When experiments fail, can analogies help?

Gaining insight into interiors of black holes, subtleties of the quantum realm, the Big Bang pushes us beyond the reach of experimentation. To get their hands to work, physicists turned to easily manipulable “analogue” systems governed by similar equations. In 2016, a physicist created a sonic black hole by making a fluid to trap sound much as a black hole traps light. He detected from his experiment an analogous effect to Hawking radiation, a black hole phenomenon hypothesised by Stephen Hawking. Results from such kind of analogue experiments are receiving warm welcomes from top scientific journals.

Do sonic black holes provide indirect evidence for Hawking’s theory? Do analogue experiments say anything about the untouchable physical systems? And most importantly, how can we be sure?
“Under which conditions can evidence that we obtain here in a certain experiment confirm or support claims about a different system, which is far away?” Stephan Hartmann at Ludwig Maximilian University questions the current doctrine. The philosopher of physics argues that the possibility of a ‘common cause’ underlying their similar mathematics licenses the sonic black holes analogue experiment to be a test for real black holes. This is just as how heart disease and yellow fingers share the common cause of smoking, and hence detecting one can be the evidence of the other. On the other hand, many black hole experts had little faith in the analogy and rendered it as misguided. They are reasonable sceptics- it is still an unknown whether the equations laid down by Hawking which grounds the analogy really describe black holes.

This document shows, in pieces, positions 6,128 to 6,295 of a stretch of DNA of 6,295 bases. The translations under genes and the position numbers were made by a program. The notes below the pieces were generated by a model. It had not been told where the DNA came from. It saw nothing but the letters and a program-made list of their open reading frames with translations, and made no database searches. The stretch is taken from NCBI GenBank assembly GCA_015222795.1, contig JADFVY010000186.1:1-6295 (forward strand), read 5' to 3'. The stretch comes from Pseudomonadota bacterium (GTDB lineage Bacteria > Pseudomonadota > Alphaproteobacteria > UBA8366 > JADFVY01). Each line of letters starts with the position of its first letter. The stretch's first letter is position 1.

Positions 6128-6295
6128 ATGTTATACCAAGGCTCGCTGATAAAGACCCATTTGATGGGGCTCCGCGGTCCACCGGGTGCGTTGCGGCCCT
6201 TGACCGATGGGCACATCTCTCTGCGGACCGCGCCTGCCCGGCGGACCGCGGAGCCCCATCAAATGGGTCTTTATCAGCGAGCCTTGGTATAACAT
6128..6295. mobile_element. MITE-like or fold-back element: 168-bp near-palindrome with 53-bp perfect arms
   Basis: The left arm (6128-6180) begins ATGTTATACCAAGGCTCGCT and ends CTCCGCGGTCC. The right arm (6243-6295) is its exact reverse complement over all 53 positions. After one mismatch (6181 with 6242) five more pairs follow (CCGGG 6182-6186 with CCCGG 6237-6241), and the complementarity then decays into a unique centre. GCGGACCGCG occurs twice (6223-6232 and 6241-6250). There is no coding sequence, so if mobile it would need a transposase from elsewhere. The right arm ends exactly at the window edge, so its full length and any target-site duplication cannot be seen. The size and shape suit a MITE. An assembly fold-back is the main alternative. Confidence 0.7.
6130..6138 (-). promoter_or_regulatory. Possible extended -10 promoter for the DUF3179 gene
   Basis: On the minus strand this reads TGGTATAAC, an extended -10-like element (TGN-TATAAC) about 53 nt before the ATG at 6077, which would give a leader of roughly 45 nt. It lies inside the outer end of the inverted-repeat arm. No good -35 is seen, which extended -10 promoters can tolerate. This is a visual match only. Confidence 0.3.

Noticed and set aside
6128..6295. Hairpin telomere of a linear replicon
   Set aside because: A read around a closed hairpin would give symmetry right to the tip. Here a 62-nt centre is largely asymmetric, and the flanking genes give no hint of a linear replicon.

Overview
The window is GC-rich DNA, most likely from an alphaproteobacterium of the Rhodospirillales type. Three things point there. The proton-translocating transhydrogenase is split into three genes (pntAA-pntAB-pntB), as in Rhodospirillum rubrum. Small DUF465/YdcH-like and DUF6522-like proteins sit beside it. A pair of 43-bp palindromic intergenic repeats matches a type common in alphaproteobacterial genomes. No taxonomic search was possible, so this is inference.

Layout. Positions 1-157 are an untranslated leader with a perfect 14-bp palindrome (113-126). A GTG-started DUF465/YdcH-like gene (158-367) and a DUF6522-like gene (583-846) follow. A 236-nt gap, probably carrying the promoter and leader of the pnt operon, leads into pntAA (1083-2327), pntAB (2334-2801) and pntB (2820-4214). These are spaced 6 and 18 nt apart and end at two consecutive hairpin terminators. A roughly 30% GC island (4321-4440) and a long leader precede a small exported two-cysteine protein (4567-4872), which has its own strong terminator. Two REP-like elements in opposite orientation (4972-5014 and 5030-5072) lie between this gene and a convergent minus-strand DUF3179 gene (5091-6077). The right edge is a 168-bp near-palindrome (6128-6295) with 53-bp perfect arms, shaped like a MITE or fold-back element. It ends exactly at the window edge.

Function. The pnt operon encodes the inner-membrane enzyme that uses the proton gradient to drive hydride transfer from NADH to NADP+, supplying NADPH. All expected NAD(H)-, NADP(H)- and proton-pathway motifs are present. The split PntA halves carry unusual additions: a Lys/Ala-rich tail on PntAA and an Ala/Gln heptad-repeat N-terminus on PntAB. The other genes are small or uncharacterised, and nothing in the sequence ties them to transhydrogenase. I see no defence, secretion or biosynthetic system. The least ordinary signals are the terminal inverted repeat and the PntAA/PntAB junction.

While the problem with analogous experiments brought physicists a headache, it brought philosophers wonderful philosophical questions that force us to learn about new types of evidence. Direct tests of string theory and the multiverse are conceived to be impossible. There is an increasing trend of physical theories that describe realms of nature inaccessible to experimenters.

“So we have to think about alternative ways of testing theories. And whatever we think about these analogue experiments at the moment, I think these works go exactly in the right direction,” Hartmann conjectured, “We need more of this (indirect evidence for scientific theories), and we will surely see more of this in the future.” Another task for scientists at hand is interpreting this new breed of experimentation. While we intuitively know that doing an analogue simulation, to doing a computer simulation, to doing a direct experiment is inherently different, what exactly is the difference is yet to be elucidated.